Optimizing the Quality of Fresh-cut Produce through LED Light Application

Studies demonstrate how LED lighting enhances the quality and preservation of minimally processed fruits and vegetables. By Noelia Castillejo Montoya, researcher at Universidad Politécnica de Cartagena, Spain and the Università di Foggia, Italy (

18 January, 2024

Lighting is one of the primary sources of energy during plant development, playing a crucial role in the process by which plants produce their food.

Photosynthetically Active Radiation (PAR) between 400 and 700 nanometers is the spectrum range that photosynthetic organisms can utilize in the photosynthesis process. Chlorophyll, the green pigment present in leaves and other green parts of the plant, absorbs visible light, mainly in the red and blue regions, leading to the study of these lights. Recently, it has been demonstrated that lights of different wavelengths (blue, green, yellow, orange, red, or far-red) affect the biosynthesis of health-beneficial compounds during the post-harvest phase of fruits and vegetables (whole or pre-packaged).

LED lights represent a valid alternative to the use of conventional lamps due to their energy efficiency, durability, and versatility. Moreover, efficient management that reduces economic and energy waste in the food industries is part of the Sustainable Development Goals adopted by the United Nations. The history of LED lights in horticulture dates back to their first application in greenhouses. From the outset, these lights have been at the forefront of transforming the cultivation of fruits and vegetables, providing precise control over light conditions. Their ability to modulate quality during storage and transportation represents a significant advancement in the food industry.


How do LED lights affect the storage of fruits and vegetables?

Fruits and vegetables have specific sensors, called photoreceptors, that detect light and, depending on its wavelength, influence various physiological processes. The wavelengths of LED light can modulate the synthesis of biochemical compounds and enzymatic activity, thus impacting the ripening, metabolism, and overall quality of these products.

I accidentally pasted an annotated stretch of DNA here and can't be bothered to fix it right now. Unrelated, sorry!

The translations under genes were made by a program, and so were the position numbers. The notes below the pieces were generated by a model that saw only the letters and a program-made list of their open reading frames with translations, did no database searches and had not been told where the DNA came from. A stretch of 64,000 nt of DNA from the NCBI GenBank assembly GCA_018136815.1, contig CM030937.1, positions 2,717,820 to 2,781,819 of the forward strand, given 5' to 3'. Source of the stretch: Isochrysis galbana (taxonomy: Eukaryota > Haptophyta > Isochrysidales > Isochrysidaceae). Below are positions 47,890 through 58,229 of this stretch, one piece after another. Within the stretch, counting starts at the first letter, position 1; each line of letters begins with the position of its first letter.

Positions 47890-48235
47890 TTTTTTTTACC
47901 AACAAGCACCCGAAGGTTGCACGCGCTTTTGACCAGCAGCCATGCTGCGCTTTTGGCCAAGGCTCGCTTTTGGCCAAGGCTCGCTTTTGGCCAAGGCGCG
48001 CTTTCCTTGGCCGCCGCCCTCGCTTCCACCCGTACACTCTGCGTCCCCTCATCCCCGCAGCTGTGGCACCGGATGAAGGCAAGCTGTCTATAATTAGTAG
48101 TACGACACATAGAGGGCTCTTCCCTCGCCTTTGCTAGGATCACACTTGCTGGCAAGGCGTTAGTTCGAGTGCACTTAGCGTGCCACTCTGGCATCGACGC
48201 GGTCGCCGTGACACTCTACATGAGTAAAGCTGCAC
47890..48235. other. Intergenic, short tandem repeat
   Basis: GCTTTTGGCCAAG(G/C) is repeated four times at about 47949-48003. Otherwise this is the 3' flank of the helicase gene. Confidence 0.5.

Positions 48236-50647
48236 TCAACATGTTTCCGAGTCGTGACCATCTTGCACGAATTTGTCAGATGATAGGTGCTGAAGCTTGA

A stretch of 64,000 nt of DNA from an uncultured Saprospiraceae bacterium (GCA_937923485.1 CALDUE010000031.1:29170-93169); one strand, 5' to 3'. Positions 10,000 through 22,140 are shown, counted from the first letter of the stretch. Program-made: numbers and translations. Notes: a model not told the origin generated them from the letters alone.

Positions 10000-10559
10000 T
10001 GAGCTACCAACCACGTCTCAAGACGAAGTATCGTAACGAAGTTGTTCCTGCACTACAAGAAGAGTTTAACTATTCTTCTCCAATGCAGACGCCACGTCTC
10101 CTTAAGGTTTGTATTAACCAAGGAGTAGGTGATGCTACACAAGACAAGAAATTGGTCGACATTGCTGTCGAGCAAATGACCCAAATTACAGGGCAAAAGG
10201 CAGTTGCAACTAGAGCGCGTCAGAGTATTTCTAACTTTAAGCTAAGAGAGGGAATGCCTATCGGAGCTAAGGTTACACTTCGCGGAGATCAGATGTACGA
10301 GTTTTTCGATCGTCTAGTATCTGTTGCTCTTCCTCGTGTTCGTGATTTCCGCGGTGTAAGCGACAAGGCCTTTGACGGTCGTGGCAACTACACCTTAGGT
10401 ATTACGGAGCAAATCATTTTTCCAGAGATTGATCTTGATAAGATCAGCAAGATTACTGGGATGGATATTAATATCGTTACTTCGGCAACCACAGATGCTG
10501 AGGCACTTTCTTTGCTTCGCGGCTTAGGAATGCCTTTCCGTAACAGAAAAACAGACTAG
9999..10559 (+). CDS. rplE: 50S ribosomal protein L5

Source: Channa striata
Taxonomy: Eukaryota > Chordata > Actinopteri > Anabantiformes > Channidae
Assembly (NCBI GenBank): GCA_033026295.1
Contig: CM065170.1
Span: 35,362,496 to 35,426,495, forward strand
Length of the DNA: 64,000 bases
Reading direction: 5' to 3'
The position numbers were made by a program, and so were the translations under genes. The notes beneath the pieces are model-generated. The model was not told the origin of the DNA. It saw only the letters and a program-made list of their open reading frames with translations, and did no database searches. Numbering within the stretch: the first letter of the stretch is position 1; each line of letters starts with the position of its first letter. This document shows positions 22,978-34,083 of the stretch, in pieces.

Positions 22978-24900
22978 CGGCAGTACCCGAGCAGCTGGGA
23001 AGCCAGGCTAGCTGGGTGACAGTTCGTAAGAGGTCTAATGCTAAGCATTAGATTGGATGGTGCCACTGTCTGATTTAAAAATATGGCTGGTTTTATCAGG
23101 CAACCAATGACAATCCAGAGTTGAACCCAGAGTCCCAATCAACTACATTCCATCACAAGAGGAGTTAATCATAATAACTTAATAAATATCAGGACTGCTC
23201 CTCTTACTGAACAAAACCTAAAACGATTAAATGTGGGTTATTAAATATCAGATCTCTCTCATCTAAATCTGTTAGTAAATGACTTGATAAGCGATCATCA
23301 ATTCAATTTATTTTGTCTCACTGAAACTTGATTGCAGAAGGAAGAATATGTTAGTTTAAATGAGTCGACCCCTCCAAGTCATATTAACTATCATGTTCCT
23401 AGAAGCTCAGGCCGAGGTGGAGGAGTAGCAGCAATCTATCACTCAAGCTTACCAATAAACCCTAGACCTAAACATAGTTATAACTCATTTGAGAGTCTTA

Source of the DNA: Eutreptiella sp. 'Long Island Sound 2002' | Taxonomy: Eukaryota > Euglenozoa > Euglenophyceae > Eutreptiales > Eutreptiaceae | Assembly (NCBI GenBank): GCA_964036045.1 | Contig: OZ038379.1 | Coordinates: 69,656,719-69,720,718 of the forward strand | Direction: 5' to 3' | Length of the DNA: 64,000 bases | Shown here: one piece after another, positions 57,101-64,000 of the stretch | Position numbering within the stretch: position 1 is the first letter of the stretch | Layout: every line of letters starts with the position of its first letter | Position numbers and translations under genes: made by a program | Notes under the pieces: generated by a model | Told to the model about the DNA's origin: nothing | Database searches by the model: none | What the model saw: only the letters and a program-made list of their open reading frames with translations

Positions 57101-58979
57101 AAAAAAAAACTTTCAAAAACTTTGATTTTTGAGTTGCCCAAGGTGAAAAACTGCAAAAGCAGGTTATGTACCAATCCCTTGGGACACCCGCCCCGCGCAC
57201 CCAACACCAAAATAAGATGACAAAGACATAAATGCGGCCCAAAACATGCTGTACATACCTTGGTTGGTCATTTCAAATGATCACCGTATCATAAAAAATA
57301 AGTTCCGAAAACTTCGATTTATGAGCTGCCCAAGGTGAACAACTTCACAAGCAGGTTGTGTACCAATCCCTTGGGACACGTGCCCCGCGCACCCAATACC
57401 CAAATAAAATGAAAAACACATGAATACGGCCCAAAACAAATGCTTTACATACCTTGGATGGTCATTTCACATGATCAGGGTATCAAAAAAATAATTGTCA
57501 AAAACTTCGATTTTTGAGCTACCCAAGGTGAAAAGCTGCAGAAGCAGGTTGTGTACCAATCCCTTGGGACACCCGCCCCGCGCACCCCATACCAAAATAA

LED lighting induces abiotic stress in the plant, prompting it to produce secondary metabolites as part of its defense mechanism. Paradoxically, these bioactive compounds turn out to be beneficial for our health.


Benefits of LED Lights in the Storage of Horticultural Products

After harvest, fruits and vegetables undergo a rapid decline in quality due to increased respiration rate, softening, lipid oxidation, and water loss, resulting in a reduction of visual, organoleptic, and nutritional characteristics.

Given that this senescence process is intensified in fresh-cut or minimally processed products, LED lighting can be an effective postharvest treatment to extend the shelf life and maintain the quality of fruits and vegetables. The main benefits of LED lights in the post-harvest of these products are:

  • Color Improvement: Color is a crucial attribute for the acceptance and quality of horticultural products, associated with the concentration of compounds such as anthocyanins, lycopene, and chlorophyll. Increasing these compounds enhances the visual appearance. For example, in the case of broccoli, white light illumination delays yellowing by maintaining carotenoid content.